GROUP EXHIBITIONS 2009 2008 2007 2005 2004 2006 2002 2000 1996 1995 1993 1992 1991 1990 1989

The First Six Years, Western Project, Culver City, CA. Downtown Diaspora, Roark, Los Angeles, CA. Los Angeles Printmaking Society 19th National Exhibition, Riverside Art Museum, Riverside, CA. Oceans, Western Project, Culver City, CA. Billy Al Bengston, Eric Freeman, John McLaughlin, Justin Moore, Nancy Picot. Riegelman, Edward Ruscha, Robert Therrien, Western Project, Culver City, CA. Images, Michael’s, Santa Monica, CA. University of North Carolina, Greensboro, North Carolina 123 Watts Gallery, New York, N.Y. Long Beach Museum of Art, Long Beach, CA. Karen Finley/Nancy Riegelman, New Mastodon, Los Angeles, CA. Mahe Mahe Exhibition, - collaboration – Gilbert Brownstone Gallery, Paris, France Sunday Brunch, Random Gallery, Los Angeles, CA. Gallery Group Show, Susan Landau Gallery, Los Angeles, CA. Graphic Arts Council, Los Angeles County Museum of Art, Los Angeles, CA. Works of Peace III, Galerie Bhak, Seoul, Korea. Poetry Garden, proposal in Rennes, Brittany, France. Inscapes, Works Gallery, Orange County, CA. Sensuous Abstraction, Dollar Gallery, San Francisco, CA. Group Show, Samy King Gallery, Paris, France Time, (curator), Marc Richards Gallery, Santa Monica, CA. United States Educational Foundation, Bombay, India.

Some fine Women

1992 University of Southern California: Lecturer in Studio Art, “Interdimensional Art” Fall. 1993 Lecturer in Studio Art, “Intermediate Sculpture”, 1998 Adjunct Professor in Studio Art, “Intermediate Sculpture”, 2000-01 Academic year, “Beginning Sculpture”, 2002-03 Academic year, “Art in Public Spaces” (Public Art Studies Program). 2004 – 10Visiting Artist/Lecturer, California State University Long Beach, Lecture Series. 2003 Visiting Artist, School of Visual Arts, Spring Lecture Series, University of North Texas. Curator “La Langue d’Amor,” an exhibition of mixed media work at the University of North Texas. Creating Powerful Public Spaces: USC Public Art Studies Panel, Course by Jay Willis, artist Mark Rios ASLA, and John Chase, urban planner, City of West Hollywood. Panel participants are Maya Emsden of the MTA and artists Kim Abeles, Buster Simpson, Carl Cheng and Kim Yasuda. 1999 California Science Center: Architecture Around You/Architecture and Art Summer Lecture Series with Katherine Diamond, FAIA of Siegel Diamond Architecture and Doss Mabe, AIA, of Zimmer Gunsul Frasca Partnership, Summer. Los Angeles Forum for Architecture and Urban Design, MAK Center for Art and Architecture at the Schindler House; “TerrAtories of Engagement: In the Public Realm” with Eugenia Butler and Carl Cheng, Spring.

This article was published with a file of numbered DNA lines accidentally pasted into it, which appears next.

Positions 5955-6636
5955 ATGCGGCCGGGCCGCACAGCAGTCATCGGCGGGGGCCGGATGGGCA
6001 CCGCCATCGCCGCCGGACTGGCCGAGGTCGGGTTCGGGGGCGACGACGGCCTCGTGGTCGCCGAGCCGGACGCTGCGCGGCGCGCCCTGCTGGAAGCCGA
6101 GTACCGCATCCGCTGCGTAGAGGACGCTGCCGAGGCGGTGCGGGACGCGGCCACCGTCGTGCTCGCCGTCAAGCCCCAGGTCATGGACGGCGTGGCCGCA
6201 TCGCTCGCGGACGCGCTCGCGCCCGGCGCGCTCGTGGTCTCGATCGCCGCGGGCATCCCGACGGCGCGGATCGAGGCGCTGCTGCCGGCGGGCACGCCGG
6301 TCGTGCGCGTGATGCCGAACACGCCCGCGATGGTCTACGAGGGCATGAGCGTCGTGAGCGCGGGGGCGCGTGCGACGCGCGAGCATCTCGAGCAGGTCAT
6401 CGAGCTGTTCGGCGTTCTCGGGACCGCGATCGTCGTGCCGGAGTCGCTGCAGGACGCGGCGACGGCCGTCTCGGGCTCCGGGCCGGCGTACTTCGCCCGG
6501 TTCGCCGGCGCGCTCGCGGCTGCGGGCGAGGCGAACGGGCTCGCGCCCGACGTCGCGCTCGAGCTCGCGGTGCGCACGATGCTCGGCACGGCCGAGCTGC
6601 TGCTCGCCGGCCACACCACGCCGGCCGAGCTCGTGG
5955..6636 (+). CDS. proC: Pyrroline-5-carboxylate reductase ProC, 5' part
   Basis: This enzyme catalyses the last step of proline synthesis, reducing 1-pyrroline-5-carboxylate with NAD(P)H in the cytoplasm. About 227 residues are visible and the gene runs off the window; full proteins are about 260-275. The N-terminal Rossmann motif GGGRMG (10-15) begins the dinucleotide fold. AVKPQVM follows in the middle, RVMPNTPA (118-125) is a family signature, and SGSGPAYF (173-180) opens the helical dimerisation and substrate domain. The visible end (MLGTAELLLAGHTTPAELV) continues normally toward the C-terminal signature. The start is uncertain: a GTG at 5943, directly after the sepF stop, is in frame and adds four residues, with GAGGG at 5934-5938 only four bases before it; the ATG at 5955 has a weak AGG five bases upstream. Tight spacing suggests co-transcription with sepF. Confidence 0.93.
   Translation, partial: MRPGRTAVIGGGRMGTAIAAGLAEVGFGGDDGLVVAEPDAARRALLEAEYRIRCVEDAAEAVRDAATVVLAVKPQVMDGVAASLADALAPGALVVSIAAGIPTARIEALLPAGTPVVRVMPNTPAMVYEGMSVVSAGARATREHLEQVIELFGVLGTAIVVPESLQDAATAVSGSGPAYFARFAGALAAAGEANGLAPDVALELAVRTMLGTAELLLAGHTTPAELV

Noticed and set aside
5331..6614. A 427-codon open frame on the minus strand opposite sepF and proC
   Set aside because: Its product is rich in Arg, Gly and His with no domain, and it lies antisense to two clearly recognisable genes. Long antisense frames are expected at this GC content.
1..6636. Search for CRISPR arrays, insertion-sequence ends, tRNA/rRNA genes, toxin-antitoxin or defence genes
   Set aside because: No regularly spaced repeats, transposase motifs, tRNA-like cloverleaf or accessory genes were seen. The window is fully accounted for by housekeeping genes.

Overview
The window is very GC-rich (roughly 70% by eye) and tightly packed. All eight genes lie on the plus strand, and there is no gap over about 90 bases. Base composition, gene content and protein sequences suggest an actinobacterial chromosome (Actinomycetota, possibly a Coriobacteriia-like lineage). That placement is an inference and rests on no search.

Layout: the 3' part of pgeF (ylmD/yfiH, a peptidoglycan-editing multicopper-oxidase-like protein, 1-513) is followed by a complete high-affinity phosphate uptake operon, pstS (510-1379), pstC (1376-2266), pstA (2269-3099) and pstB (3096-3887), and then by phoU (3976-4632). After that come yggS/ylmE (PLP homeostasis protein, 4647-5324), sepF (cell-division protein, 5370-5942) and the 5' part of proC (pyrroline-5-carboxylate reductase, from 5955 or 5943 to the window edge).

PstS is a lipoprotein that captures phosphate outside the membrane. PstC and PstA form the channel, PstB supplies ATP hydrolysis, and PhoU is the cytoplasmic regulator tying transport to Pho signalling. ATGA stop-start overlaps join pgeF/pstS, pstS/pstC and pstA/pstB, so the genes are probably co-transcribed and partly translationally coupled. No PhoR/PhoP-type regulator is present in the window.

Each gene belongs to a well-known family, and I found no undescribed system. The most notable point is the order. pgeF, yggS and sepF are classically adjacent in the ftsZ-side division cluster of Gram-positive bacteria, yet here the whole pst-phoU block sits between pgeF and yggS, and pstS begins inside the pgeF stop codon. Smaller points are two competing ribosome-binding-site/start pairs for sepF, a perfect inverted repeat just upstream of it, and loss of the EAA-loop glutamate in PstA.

2000 1999 1999 1998 1997 1996 1995 1994


Some fine Women

51 1988 1987 1986 1985 1984 1983 1982 1978

United States Educational Foundation, Calcutta, India. Summer Group Show, Allport Gallery, San Francisco, CA. Monotypes, J.C. School of Art, Bombay, India. After Abstract, Art Center College of Design, Pasadena, CA. - in collaboration with Merdad Yazdani – Los Angeles County Museum of Science and Industry, Los Angeles, CA. Current Abstract Los Angeles Painters, Allport/Caldwell Gallery, San Francisco, CA. From the Back Room, Saxon-Lee Gallery, Los Angeles, CA. Nancy Riegelman & George Legrady, Group Project from New York, LACE, Los Angeles, CA. Religious Imagery, Loyola Law School, Los Angeles, CA. Les Robes Peintures de J.C. de Castelbajac, Ecole des Artes Decoratif, Limoges, France. Monotypes, Paris, France. Etchings, Paris, France. Summer Show, Jan Baum Gallery, Los Angeles, CA. Theatrical Imagery, Jan Baum Gallery, Los Angeles, CA. The Green Collection, Nuage Gallery, Los Angeles, CA.

AWARDS AND GRANTS 2000 1996 1994 1988 1988 1987

Center Toyota Lecture AIA Merit Award Garden Project – The Line. Grant Art Center. Fulbright Award, research studies, Bombay, India. Conducted seminars in Ahmedabad,Bombay, Madras, & New Delhi, India. West Coast Gateway Competition, sponsored by the Mayor’s office LACE Interdisciplinary Grant, Marat/Sade.